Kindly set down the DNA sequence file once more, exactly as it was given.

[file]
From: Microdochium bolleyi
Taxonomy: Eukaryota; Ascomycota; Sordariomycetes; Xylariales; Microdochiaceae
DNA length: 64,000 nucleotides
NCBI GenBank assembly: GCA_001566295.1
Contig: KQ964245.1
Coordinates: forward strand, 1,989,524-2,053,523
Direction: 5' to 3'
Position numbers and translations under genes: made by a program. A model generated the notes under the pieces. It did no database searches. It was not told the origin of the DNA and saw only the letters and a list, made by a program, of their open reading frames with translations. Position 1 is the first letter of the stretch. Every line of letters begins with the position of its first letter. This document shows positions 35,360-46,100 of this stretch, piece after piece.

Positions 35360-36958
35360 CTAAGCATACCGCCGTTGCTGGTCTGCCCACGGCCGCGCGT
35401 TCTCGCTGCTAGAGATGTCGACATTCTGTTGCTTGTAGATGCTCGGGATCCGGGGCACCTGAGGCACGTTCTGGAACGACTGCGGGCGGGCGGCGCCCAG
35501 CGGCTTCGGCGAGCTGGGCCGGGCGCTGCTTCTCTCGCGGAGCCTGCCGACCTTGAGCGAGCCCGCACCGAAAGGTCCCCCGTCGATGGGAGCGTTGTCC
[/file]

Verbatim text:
From: Microdochium bolleyi
Taxonomy: Eukaryota; Ascomycota; Sordariomycetes; Xylariales; Microdochiaceae
DNA length: 64,000 nucleotides
NCBI GenBank assembly: GCA_001566295.1
Contig: KQ964245.1
Coordinates: forward strand, 1,989,524-2,053,523
Direction: 5' to 3'
Position numbers and translations under genes: made by a program. A model generated the notes under the pieces. It did no database searches. It was not told the origin of the DNA and saw only the letters and a list, made by a program, of their open reading frames with translations. Position 1 is the first letter of the stretch. Every line of letters begins with the position of its first letter. This document shows positions 35,360-46,100 of this stretch, piece after piece.

Positions 35360-36958
35360 CTAAGCATACCGCCGTTGCTGGTCTGCCCACGGCCGCGCGT
35401 TCTCGCTGCTAGAGATGTCGACATTCTGTTGCTTGTAGATGCTCGGGATCCGGGGCACCTGAGGCACGTTCTGGAACGACTGCGGGCGGGCGGCGCCCAG
35501 CGGCTTCGGCGAGCTGGGCCGGGCGCTGCTTCTCTCGCGGAGCCTGCCGACCTTGAGCGAGCCCGCACCGAAAGGTCCCCCGTCGATGGGAGCGTTGTCC